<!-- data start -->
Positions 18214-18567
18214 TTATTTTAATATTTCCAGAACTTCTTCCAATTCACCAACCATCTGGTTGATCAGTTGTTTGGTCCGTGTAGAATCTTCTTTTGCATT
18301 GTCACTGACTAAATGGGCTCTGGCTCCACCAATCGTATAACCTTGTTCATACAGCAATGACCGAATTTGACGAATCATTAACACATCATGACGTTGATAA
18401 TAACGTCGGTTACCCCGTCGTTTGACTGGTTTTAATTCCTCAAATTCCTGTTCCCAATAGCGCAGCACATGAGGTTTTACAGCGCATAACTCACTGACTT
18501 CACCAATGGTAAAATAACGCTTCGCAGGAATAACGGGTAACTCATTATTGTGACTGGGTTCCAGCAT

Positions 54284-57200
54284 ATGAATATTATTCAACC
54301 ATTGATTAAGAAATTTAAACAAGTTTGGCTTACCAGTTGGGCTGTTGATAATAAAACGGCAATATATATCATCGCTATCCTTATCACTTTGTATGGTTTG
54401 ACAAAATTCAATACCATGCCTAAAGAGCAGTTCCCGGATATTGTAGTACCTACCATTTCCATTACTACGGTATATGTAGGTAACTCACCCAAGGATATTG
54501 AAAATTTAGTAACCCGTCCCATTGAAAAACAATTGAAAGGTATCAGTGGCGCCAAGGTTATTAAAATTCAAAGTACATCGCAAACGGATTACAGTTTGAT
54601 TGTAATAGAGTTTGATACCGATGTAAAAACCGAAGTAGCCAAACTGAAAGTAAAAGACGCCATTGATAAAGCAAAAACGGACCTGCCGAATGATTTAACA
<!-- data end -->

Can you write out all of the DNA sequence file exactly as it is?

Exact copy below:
Positions 18214-18567
18214 TTATTTTAATATTTCCAGAACTTCTTCCAATTCACCAACCATCTGGTTGATCAGTTGTTTGGTCCGTGTAGAATCTTCTTTTGCATT
18301 GTCACTGACTAAATGGGCTCTGGCTCCACCAATCGTATAACCTTGTTCATACAGCAATGACCGAATTTGACGAATCATTAACACATCATGACGTTGATAA
18401 TAACGTCGGTTACCCCGTCGTTTGACTGGTTTTAATTCCTCAAATTCCTGTTCCCAATAGCGCAGCACATGAGGTTTTACAGCGCATAACTCACTGACTT
18501 CACCAATGGTAAAATAACGCTTCGCAGGAATAACGGGTAACTCATTATTGTGACTGGGTTCCAGCAT

Positions 54284-57200
54284 ATGAATATTATTCAACC
54301 ATTGATTAAGAAATTTAAACAAGTTTGGCTTACCAGTTGGGCTGTTGATAATAAAACGGCAATATATATCATCGCTATCCTTATCACTTTGTATGGTTTG
54401 ACAAAATTCAATACCATGCCTAAAGAGCAGTTCCCGGATATTGTAGTACCTACCATTTCCATTACTACGGTATATGTAGGTAACTCACCCAAGGATATTG
54501 AAAATTTAGTAACCCGTCCCATTGAAAAACAATTGAAAGGTATCAGTGGCGCCAAGGTTATTAAAATTCAAAGTACATCGCAAACGGATTACAGTTTGAT
54601 TGTAATAGAGTTTGATACCGATGTAAAAACCGAAGTAGCCAAACTGAAAGTAAAAGACGCCATTGATAAAGCAAAAACGGACCTGCCGAATGATTTAACA